Design of Template DNA
Certain nucleotide or amino acid sequence may reduce the yield of the protein of interest. In such cases, optimizing the sequence may improve the yield. Ribosomes, tRNAs, and translation factors in PUREfrex® are derived from E. coli. Therefore, in principle, it is recommended to design the gene encoding the protein of interest with codons optimized for translation in E. coli. When designing the template DNA sequence for PUREfrex®, please consider the following points, including the codons to be used.
For more information, please visit this site.
"6 Tips about the template DNA design"
ORF (Open Reading Frame)
Nucleotide sequences optimized for E. coli by available optimization tool may use single codon frequently used in E. coli. If the codon usage is excessively imbalanced in the optimized sequence, reassign properly according to the codon usage in the E. coli genome. The codon usage in the E. coli genome (W3110) is referred to the following website:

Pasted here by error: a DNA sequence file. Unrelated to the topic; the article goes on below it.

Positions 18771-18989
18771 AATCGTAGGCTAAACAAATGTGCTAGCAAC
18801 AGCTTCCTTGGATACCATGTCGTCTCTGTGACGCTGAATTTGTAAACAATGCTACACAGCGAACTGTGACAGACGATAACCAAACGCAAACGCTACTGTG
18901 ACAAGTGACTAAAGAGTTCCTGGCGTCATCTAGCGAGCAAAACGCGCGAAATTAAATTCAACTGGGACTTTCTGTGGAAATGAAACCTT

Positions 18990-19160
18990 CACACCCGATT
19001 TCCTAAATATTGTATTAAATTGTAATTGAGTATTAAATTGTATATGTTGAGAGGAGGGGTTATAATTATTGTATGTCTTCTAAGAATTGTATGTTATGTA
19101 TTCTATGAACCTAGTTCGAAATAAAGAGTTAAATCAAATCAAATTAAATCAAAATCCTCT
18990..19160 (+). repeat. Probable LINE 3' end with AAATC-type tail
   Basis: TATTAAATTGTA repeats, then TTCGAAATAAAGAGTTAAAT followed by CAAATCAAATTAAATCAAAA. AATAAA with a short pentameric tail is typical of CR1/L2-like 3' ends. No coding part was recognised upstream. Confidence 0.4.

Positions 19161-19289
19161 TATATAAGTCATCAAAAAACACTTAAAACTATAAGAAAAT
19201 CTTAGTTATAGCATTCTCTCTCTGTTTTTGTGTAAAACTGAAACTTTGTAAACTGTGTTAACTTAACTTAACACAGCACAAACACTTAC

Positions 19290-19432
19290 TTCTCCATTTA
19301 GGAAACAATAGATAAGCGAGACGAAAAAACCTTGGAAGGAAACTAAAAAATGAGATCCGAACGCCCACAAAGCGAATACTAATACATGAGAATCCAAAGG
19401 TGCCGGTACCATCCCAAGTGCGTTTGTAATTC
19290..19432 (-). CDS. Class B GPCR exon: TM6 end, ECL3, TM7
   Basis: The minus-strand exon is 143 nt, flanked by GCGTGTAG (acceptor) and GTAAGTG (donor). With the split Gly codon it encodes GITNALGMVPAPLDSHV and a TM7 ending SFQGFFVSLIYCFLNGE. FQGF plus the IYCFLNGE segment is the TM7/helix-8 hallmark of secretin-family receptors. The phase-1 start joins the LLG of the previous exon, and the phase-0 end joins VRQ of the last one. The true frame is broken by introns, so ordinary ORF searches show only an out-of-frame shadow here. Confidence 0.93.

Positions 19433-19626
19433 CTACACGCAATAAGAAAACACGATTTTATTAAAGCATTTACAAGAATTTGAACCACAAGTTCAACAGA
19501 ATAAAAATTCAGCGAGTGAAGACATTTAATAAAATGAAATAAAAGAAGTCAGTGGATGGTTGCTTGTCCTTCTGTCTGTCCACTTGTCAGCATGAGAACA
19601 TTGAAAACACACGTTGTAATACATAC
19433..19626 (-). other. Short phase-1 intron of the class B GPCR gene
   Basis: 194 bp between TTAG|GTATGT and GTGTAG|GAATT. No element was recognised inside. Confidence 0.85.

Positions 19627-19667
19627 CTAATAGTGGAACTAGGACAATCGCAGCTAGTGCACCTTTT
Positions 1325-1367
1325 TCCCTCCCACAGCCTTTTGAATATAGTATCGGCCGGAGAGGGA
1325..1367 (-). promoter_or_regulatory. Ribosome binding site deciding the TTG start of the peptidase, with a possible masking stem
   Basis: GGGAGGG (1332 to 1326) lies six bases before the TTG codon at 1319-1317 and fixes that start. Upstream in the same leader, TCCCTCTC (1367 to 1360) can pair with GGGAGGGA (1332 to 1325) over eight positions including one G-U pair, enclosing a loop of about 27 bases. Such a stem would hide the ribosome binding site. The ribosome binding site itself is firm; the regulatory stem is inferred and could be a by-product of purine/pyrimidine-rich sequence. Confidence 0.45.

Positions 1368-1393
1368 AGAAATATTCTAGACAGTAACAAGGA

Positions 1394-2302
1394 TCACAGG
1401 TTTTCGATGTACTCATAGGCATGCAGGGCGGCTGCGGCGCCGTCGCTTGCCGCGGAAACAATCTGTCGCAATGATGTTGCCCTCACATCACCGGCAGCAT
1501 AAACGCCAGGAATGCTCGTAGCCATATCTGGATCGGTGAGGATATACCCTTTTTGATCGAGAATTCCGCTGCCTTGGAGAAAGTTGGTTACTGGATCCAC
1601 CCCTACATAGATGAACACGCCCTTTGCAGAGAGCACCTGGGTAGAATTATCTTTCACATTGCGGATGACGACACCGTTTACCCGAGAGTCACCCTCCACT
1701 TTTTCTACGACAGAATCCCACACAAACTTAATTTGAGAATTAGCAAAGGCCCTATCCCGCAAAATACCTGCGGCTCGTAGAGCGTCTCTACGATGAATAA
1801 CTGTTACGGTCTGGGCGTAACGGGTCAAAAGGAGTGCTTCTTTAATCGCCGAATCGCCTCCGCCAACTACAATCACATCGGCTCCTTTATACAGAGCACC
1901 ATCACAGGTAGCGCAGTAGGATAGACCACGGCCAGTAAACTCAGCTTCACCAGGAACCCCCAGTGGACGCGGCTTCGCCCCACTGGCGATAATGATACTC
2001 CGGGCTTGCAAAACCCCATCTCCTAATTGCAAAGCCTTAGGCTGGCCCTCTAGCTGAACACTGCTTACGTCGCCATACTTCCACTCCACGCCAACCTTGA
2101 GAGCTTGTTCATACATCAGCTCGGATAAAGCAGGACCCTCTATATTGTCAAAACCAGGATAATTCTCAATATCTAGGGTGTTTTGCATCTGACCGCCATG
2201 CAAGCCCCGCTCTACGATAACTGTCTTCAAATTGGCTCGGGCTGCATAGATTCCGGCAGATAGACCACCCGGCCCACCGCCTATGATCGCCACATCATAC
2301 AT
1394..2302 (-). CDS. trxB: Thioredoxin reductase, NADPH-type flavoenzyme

Sequence that cause frameshift
Nucleotide sequences that are likely to cause frameshift during elongation, such as X/XXY/YYZ, should be replaced with other codons. A nucleotide sequence of “A/AAA/AAA” for 2 consecutive lysine residues, for example, should be replaced with “A/AAG/AAA” to avoid frameshift.
AT content just after the start codon
Select codons to maximize AT content in the region immediately after the start codon (usually up to 6th codon). In this region, use AT-rich codons over codons frequently used in E. coli.
Amino acid sequence at N-terminus
A low yield may occur if the second and third amino acids right after the first methionine are proline or glycine. Avoid using proline and glycine in this region if possible.